Mayor Debe Hollingsworth indicated Thursday that she will seek the abolishment of the Pine Bluff Parks and Recreation Commission, which has encountered increasing public criticism since the Dec. 27. firing of Director Angela Parker.
“Let your aldermen know how you feel about that situation,” Hollingsworth told the West Pine Bluff Rotary Club during its Thursday meeting at the Pine Bluff Country Club, adding that the matter would soon be “coming before the city council.”
Dissolving the commission would require a 75-percent vote from the City Council, meaning six of the city’s eight aldermen would have to approve the decision.
Hollingsworth said that although the current problems within the Parks and Recreation Department started before her watch, “the buck stops with me.”
The commission’s three-member Personnel Committee voted unanimously on Dec. 27 to give Parker and Community Centers Director Laura Hildreth the option to resign or be fired in the wake of a $117,000 department shortfall. A local police investigation determined that no theft or misappropriation of funds had occurred in a failed after-school youth program under Hildreth’s charge.
The mayor seemed confident that the commission will eventually be dissolved in a council vote.
“But I can’t address how long it’ll be before it’s disbanded,” she told Rotarians.
Hollingsworth asked that citizens also relate their opinions on other issues to their council representatives.
“Let your aldermen know how you feel about reinstating the Civil Service Commission,” she said.
The mayor said she believes “our public safety personnel deserve a safety net, a neutral ground,” in which they’re free of political influence.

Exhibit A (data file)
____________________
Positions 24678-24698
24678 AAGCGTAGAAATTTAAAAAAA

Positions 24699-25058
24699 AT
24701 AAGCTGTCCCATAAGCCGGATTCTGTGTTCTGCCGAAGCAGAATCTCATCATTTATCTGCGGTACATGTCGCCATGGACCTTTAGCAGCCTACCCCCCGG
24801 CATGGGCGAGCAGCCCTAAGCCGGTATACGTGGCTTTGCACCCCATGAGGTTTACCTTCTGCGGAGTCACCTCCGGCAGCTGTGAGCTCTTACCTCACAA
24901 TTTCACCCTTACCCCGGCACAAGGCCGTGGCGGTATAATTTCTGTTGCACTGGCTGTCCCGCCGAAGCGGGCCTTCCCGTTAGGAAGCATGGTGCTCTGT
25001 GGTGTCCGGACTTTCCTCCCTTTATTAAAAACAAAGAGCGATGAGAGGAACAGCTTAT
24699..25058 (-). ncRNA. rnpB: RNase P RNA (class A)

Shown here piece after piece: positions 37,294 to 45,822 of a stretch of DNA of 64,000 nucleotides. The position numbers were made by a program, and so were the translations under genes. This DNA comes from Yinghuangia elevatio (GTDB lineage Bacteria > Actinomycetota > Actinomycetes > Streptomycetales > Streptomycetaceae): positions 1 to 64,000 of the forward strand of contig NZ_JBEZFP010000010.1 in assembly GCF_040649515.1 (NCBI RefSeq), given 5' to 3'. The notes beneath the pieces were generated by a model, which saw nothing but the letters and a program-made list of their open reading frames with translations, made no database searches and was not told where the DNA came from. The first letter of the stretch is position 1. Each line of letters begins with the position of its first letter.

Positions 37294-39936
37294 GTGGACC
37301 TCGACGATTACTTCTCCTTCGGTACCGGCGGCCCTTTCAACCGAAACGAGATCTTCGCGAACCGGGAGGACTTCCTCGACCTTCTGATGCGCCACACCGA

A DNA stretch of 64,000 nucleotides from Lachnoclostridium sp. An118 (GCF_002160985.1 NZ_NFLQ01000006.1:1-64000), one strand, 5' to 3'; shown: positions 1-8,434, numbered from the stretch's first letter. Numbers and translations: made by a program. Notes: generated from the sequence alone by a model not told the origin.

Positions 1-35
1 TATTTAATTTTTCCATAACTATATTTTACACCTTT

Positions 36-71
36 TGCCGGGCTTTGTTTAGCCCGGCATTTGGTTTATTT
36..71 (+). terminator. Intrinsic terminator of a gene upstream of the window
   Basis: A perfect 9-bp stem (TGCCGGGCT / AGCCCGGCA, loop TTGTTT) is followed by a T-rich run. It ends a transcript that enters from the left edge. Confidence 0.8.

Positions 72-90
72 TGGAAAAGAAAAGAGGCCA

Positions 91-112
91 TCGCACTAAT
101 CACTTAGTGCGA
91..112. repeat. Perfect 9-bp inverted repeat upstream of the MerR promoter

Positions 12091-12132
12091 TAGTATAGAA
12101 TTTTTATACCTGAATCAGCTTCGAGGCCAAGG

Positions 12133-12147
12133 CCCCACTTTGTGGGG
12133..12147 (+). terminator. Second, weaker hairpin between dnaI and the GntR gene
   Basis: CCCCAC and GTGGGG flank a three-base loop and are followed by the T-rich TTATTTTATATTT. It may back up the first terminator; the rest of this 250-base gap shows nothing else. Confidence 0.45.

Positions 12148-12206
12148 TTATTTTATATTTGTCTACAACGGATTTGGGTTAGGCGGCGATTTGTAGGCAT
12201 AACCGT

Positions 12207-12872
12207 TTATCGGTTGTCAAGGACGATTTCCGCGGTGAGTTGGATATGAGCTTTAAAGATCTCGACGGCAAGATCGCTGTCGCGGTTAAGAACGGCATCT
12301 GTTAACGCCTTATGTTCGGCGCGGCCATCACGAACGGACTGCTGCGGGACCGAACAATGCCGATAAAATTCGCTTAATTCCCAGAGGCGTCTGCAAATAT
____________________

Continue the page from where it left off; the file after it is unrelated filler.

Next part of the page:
“Our police and firefighters have to have that kind of environment to thrive properly,” she said.
Hollingsworth said that under her charge, new data will be incorporated in the compiling of monthly crime reports.
“It will be done differently,” she said. “It will give a true picture of crime here.”
Hollingsworth had scoffed at crime statistics announced by former Police Chief Brenda Davis-Jones, who was fired by the new mayor on Tuesday.
How secure a person feels at a given time is a barometer that should be employed in gauging the community’s safety, Hollingworth has said. To help in that measurement, the mayor said, the city’s neighborhood watch programs will be undergoing enhancements.
“Public safety is the heartbeat of our community,” she said, adding that she’ll be working with the Jefferson County Landlord Association to help make neighborhoods safer.
Hollingsworth said she figures most citizens have already figured out that she’s not one to waste time.
“I believe in making informed decisions, but I don’t tarry,” she said. “We know what you want and we will act on it.”
The mayor said she will be supportive of small businesses by “streamlining” city procedures on creation and operation of firms. She’ll also work closely with The Pine Bluff Regional Chamber of Commerce, The Economic Development Alliance of Jefferson County and The Economic Development Corporation of Jefferson County (more commonly known as the tax board) to recruit new businesses and industries.
She also touched on her plans of facilitating education offerings needed for preparing applicants for new jobs created here, and initiating a youth advisory committee.
On the topic of improving the city’s image, which she described as a “team effort,” she said “Jan. 3, 2013 is a great time to start” promoting the city and its people.
“When you hear something negative, tell them we’re making a new beginning,” she said.
Hollingsworth said she has been pleased by the positive responses she’s received from residents since she began her mayoral campaign nearly two years ago, and issued a challenge for citizens to “get involved” in the city’s revitalization effort.
“Do whatever you can to help,” she said, noting that whatever is done to aid any Pine Bluffian benefits all.
“Communicate,” she said. “Stay in touch with your aldermen and me. That will help us to move forward.”